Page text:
Well, Dylan kind of made that possible. His whole video part is basically in LA. And all of those spots were like, “Hmm…maybe. Someone could do it.” He was just the guy who stepped up and skated all these spots in like a two-block radius of all our places in LA. It really got me psyched and inspired to do shit like that, but more in New York. It’s just harder in New York because there are more distractions, more people, you wake up late. I get motivated when people come out here to skate because I know they are only here for so long. But honestly, I’ve grown to like skating by myself. In LA, I’d go skating by myself. Carroll was the only guy I’d go skate with.
You mean skating street spots and not the Girl park?
I have been watching these people with their private parks and it’s kind of lame. I like seeing kids out skating. The only real advantage of a private park is that you don’t get distracted, and you can go there when it rains. But you need to interact with people when you skate. I like interacting with kids that aren’t necessarily very good, it’s a good connection you get, which is weird because I’m not very social. When you go to a skate spot, its not like you kick everyone out so just you and your friends can skate it. You have to share it.
When you get accustomed to skating these private parks, and you go to a real spot, you get upset or you’re not used to it. Seeing people progress is cool.
Do you have any really ridiculous obligations in your career?
I don’t know, I guess when you’re traveling, you have so much free time at night. When you’re overseas, it’s not like you’re bringing a generator or anything. It’s just so much drinking, people you maybe don’t click with, and you all have to be together for fourteen days from when you wake up till you go to sleep.
I know a lot of people would say demos, but I like seeing the kids — not to sound like a pervert.
The downsides are usually when you have to do the weird shit with some corporate company. Something that is out of place. Like, I got flown out to New York to go Macy’s for this Tony Hawk video game because I was a secret character [in the game.]
That’s your tie-in? You’re a secret character?
I guess I wasn’t big enough to make it into the real game. They said if they make a second one, I have the option to be an actual character…That sucks…that means I suck.
Is your character going to be able to skate switch and nollie?
Probably not. You know what was the best April Fools joke that I got off Facebook and all that shit? Some kid goes, “Hey, guess what Alex Olson can do?” I go, “What?” He says, “Skate switch. April Fools.”
I can skate switch. I can’t switch flip down stairs or anything, but I can do my switch tricks. It’s insane to me that that’s an actual fact about me. Honestly, I think that people are so good now that switch and nollie don’t even matter. People know how to do everything now, it’s not an awkward feeling to skate switch for kids that are sixteen, unless they skate bowls or something. Think about what the norm is for them now. When I was growing up, in 411 they actually had to write “switch stance.” It was like a thing, now it’s nothing.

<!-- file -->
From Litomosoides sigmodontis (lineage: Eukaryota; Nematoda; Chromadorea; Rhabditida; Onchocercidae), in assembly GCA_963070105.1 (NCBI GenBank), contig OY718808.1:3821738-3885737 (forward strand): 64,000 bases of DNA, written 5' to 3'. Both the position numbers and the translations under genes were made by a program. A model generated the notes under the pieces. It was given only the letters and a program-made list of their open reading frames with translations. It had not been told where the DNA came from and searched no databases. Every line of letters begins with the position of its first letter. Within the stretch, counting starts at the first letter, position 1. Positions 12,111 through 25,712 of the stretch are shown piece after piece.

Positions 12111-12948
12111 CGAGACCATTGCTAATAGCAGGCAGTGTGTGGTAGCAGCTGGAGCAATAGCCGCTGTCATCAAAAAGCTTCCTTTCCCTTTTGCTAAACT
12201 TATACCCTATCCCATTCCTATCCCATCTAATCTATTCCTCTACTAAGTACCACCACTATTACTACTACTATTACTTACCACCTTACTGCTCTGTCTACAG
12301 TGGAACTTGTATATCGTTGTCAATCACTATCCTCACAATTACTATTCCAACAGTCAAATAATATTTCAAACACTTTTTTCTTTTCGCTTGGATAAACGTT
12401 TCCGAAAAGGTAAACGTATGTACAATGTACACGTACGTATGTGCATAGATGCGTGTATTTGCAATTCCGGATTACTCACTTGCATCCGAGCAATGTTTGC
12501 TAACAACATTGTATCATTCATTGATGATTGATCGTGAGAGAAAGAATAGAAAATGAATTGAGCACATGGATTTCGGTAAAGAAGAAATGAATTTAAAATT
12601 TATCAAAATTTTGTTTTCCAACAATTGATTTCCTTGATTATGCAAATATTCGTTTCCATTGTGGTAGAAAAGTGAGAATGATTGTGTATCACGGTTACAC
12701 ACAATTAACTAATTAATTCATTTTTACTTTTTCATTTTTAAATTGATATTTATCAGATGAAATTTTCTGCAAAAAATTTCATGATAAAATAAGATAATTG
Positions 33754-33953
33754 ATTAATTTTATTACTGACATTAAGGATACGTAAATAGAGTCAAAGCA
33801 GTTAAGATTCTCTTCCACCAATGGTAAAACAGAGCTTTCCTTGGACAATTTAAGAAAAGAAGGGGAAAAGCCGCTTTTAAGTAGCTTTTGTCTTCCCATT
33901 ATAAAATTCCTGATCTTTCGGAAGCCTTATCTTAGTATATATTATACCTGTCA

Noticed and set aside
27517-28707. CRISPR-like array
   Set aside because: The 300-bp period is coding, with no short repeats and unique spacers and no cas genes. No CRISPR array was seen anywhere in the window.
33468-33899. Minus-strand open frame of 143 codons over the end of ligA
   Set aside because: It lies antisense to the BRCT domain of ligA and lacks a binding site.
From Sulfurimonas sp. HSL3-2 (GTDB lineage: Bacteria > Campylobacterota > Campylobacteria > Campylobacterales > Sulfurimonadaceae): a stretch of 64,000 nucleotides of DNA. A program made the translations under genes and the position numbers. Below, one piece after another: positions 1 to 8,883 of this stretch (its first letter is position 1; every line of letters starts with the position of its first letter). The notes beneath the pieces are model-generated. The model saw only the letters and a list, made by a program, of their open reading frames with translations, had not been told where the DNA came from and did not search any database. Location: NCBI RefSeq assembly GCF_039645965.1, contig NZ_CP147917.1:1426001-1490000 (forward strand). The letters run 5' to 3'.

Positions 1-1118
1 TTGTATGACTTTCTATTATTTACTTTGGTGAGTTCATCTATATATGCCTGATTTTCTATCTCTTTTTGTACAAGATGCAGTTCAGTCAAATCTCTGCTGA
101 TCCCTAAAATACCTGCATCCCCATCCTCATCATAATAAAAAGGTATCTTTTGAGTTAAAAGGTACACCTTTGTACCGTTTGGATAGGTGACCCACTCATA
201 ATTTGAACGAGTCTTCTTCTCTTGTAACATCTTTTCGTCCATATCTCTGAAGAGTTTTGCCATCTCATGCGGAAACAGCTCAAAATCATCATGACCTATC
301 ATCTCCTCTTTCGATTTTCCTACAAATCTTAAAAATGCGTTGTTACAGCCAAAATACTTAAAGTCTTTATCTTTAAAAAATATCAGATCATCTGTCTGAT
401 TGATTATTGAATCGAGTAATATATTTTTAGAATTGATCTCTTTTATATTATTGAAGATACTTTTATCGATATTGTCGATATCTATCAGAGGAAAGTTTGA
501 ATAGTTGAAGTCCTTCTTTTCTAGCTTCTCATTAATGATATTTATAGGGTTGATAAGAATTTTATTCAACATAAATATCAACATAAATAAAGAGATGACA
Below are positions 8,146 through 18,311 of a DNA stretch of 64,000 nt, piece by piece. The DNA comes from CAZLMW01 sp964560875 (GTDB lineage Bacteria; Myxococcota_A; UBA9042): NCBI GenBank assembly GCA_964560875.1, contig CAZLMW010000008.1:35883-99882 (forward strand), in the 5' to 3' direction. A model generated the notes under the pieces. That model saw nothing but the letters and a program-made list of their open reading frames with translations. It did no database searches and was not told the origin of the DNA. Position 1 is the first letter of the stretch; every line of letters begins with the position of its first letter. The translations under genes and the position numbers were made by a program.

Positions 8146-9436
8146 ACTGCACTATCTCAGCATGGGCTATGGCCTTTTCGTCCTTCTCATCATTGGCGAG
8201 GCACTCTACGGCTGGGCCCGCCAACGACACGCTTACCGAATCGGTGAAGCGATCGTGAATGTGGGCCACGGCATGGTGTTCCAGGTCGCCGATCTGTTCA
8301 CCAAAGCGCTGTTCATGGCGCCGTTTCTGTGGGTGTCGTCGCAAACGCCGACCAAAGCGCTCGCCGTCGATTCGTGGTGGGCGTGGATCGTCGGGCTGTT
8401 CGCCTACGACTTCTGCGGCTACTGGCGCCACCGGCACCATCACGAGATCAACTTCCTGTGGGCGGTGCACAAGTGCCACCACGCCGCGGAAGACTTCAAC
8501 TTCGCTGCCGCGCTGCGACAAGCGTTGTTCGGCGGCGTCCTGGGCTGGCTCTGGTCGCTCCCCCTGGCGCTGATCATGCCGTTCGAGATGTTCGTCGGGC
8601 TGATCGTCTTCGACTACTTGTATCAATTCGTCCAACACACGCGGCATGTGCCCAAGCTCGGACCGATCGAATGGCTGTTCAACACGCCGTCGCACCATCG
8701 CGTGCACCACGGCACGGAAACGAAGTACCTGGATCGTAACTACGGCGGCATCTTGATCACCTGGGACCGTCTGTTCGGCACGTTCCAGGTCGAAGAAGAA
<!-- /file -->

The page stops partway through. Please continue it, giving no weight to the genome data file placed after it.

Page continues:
Since you hang out with several actresses, can we expect a Street Dreams-esque movie from you?
No, and I hate all that shit. People that don’t know anything about skating look at those people and go, “Oh, that’s what skateboarding is.” Regular people look at people in that limelight, like Ryan Sheckler and Paul Rodriguez, and expect all skateboarding to look like that.
We were skating this ledge downtown a few weeks ago and this ten-year-old kid comes up to us saying, “Do a 360 flip 5-0.”
I couldn’t do that. I could probably do it switch though.
But skateboarders have always had a reputation for being what they’re actually not.
Yeah, but it’s so different now. You have parents taking their kids to contests, trying to have them do good. It’s like Pop Warner now. Skateboarding should be put into colleges, and have them compete against other college teams. They can have a contest format, but with colleges competing with each other. It’s an idea for skaters to have a college degree, so many people don’t finish high school because they want to make it in skateboarding. If they did something like that, it’s a good way to keep them motivated. But now they just move to LA. UCLA would probably have the best skate team.
So you think that’s a good mainstream direction for it to go?
Yeah, skateboarding is so big now, you could actually do that.
Alright. When is the Chocolate video coming out?
We had a video meeting, and it was supposed to come out this year, but when they said that, I was thinking, “It’s so far away from that.” But I don’t know where everyone’s footage is. You can tell when a video is coming out, because you can see a bunch of coverage of everyone on that team. A lot of people are just getting the notion of, “Ok, I have to film a video part.” It takes two years for some people. I don’t have an exact date, I’d say 2012.
Are you going to have a full part?
I’d like to, I don’t have one now. It’s hard though, because I like to film my stuff in New York and LA, and not travel.Tweet